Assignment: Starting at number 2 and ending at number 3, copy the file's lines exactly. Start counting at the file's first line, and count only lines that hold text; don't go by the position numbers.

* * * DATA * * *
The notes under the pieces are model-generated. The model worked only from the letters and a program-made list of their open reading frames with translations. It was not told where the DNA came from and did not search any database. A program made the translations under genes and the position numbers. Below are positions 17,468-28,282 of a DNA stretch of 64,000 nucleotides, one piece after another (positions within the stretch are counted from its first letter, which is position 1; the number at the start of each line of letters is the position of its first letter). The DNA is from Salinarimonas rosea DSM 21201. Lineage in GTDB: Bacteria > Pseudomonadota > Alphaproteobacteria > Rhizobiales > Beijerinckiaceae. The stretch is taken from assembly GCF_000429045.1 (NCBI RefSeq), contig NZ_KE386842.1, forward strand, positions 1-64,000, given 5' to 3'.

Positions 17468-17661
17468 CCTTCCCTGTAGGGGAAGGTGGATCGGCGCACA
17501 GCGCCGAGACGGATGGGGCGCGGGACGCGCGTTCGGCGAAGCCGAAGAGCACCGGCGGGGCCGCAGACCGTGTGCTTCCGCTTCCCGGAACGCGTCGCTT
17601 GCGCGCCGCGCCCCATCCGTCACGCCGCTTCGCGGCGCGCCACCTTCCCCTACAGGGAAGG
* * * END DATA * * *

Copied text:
Positions 17468-17661
17468 CCTTCCCTGTAGGGGAAGGTGGATCGGCGCACA